Food as muse
Turner exhibit explores the art of sustenance
What do we think about when we think about food? Flavors, of course. Aromas, too. Textures, certainly. But also, and perhaps because our brains are designed to produce visual images that relate to our other senses, we initially think about how food looks. Thus, visual cues can trigger references to all of the other sensory associations we carry with us regarding food in all of its manifestations. And our visual associations may be linked to aspects of food that are variously—and sometimes simultaneously—iconic, meditative, ceremonial, seductive, commercial, biological, historical, cultural.
With this premise in mind, guest curator Joan Giampaoli, an associate professor in Chico State’s Department of Nutrition and Food Science, has—in collaboration with The Janet Turner Print Museum’s director and curator, Catherine Sullivan—assembled a 29-piece array of prints exploring and depicting food as a subject of and inspiration for fine art for an exhibit titled Sustenance: Food/Life/Art, opening today, March 3, at the Turner.
On a recent afternoon, Sullivan brought out the yet-to-be-hung selection of prints and arranged them in a smorgasbord of food art on a gallery table.
One that immediately stood out was Joe Price’s “Shadows,” a color serigraph depicting in muted tones and very fine texture a row of wrapped citrus fruit in a wooden crate. The grain of the wood, the wrinkles in the paper, the texture of the skin of the one partially unwrapped fruit and the shadows that define all of those elements are presented in nearly photographic detail.
Equally striking is Herlinde Spahr’s surreal, hand-tinted lithograph “Silk and Stone 1,” in which a pair of apparently biomechanoid hands suspend the picture of a stemmed, dewdrop-spattered apple on a piece of silk over a landscape of rounded stones. Intruding in the bottom left corner is a cracked black-and-white checkerboard across from a traffic “Yield” sign rendered with mirror lettering. Framing the scene is what may be a scallop-edged crust of sliced bread. It’s a piece that makes one hungry for explication, but which is also satisfying in its mystery.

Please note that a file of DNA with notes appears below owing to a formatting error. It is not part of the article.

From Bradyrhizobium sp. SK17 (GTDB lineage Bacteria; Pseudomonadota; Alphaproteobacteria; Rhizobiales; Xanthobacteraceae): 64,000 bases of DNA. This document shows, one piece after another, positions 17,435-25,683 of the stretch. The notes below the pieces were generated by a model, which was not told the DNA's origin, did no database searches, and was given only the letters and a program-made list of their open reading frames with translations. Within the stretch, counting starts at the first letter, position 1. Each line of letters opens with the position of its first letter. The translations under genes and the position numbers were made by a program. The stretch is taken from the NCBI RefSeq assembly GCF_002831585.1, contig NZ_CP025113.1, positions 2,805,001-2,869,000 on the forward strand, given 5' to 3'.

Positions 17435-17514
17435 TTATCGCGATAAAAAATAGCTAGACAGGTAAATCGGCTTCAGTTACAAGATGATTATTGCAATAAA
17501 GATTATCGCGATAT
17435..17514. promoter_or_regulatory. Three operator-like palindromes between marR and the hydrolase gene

More abstract in a not-quite-Cubist mode is Sunol Alvar’s colored lithograph on embossed paper, “Still Life With Dove.” Categorized as a “ceremonial” image, the piece includes a stylized bowl of unidentifiable fruit from which the silhouette of a white dove peers at the diffused profile portrait of a woman. The images of the fruit bowl, a book, a pitcher, and a balcony door float on a white background intricately embossed with geometrical abstractions.
No collection of food-related prints would be complete without one of Andy Warhol’s iconic pop art Campbell’s Soup cans. In this case, it’s the untitled “Hot Dog Bean” flavor, with its “Stout Hearted Soup” banner and the subscript “Tender Beans and Little Frankfurter Slices” enhancing its humorous appeal.
Of the five pieces in the show that illustrate plant life in realistic detail, I found the aquatint etching “Man and Nature #7 Tool,” by Brian William Seace, most compelling in its rendering of a scene featuring a four-tined garden rake among corn stalks, grass stems and plant leaves. The pattern filling in the background is a perfect abstract complement to the realistically detailed foreground.
As a whole, Sustenance is a rich collection of beautifully wrought food images from the Turner’s archives, a show that provides a satisfying taste of one of the most enduring and nourishing subjects in art.